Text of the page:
# Why does concatenating a boolean value return an integer?

In python, you can concatenate boolean values, and it would return an integer. Example:

``````>>> True
True
>>> True + True
2
>>> True + False
1
>>> True + True + True
3
>>> True + True + False
2
>>> False + False
0
``````

Why? Why does this make sense?

I understand that `True` is often represented as `1`, whereas `False` is represented as `0`, but that still does not explain how adding two values together of the same type returns a completely different type.

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What was your expectation, anyway? What does "concatenate" mean in the context of scalar types? For logic operations, `and`, `or`, etc are used. – Ber Mar 9 '10 at 8:08
-1: What is the use case for this? Why does this matter? – S.Lott Mar 9 '10 at 10:59
I don't really know what my expectations were, but i definitely did not expect this to happen. – Josh Hunt Mar 10 '10 at 2:50
@S.Lott I think it matters because the difference between (and / +) for boolean types isn't necessarily obvious, so it's a question worth asking. – Tom Mar 10 '10 at 13:57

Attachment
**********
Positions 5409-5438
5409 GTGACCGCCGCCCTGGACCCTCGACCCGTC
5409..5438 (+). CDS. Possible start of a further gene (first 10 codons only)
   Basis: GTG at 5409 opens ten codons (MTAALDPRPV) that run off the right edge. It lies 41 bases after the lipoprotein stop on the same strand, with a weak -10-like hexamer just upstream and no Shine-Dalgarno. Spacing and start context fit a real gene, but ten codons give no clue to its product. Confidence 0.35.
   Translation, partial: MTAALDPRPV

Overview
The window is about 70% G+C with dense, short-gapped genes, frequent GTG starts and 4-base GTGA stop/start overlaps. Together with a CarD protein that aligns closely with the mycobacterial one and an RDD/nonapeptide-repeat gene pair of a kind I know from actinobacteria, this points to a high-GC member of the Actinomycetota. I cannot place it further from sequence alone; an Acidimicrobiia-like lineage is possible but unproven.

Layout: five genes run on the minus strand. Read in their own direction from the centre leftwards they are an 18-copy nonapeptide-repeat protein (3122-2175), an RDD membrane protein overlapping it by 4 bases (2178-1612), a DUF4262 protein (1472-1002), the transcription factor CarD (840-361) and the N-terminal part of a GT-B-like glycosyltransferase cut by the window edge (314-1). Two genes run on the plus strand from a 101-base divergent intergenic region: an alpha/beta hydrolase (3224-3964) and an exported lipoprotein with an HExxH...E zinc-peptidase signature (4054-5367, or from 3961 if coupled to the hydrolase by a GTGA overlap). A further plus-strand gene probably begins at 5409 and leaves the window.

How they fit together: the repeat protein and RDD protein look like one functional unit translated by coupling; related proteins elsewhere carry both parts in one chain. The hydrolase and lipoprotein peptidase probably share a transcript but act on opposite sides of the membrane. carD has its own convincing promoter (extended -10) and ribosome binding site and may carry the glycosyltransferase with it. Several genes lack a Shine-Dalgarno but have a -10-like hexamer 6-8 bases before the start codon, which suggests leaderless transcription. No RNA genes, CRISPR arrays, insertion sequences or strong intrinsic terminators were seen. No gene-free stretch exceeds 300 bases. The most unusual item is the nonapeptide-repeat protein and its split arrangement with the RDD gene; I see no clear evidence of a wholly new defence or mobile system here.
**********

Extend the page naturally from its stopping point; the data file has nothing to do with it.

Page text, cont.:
Because In Python, `bool` is the subclass/subtype of `int`.

``````>>> issubclass(bool,int)
True
``````

Update:

From boolobject.c

``````/* Boolean type, a subtype of int */

/* We need to define bool_print to override int_print */
bool_print
fputs(self->ob_ival == 0 ? "False" : "True", fp);

/* We define bool_repr to return "False" or "True" */
bool_repr
...

/* We define bool_new to always return either Py_True or Py_False */
...

// Arithmetic methods -- only so we can override &, |, ^
bool_as_number
bool_and,       /* nb_and */
bool_xor,       /* nb_xor */
bool_or,        /* nb_or */

PyBool_Type
"bool",
sizeof(PyIntObject),
(printfunc)bool_print,          /* tp_print */
(reprfunc)bool_repr,            /* tp_repr */
&bool_as_number,                /* tp_as_number */
(reprfunc)bool_repr,            /* tp_str */
&PyInt_Type,                    /* tp_base */
bool_new,                       /* tp_new */
``````
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+1 This is the best answer. :) – Pratik Deoghare Mar 9 '10 at 6:03
Wonderful. Exactly what I was looking for – Josh Hunt Mar 9 '10 at 6:05

Replace "concatenate" with "add" and `True`/`False` with `1`/`0`, as you've said, and it makes perfect sense.

To sum up True and False in a sentence: they're alternative ways to spell the integer values 1 and 0, with the single difference that str() and repr() return the strings 'True' and 'False' instead of '1' and '0'.

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``````True is 1
False is 0
``````IDLE 2.6.4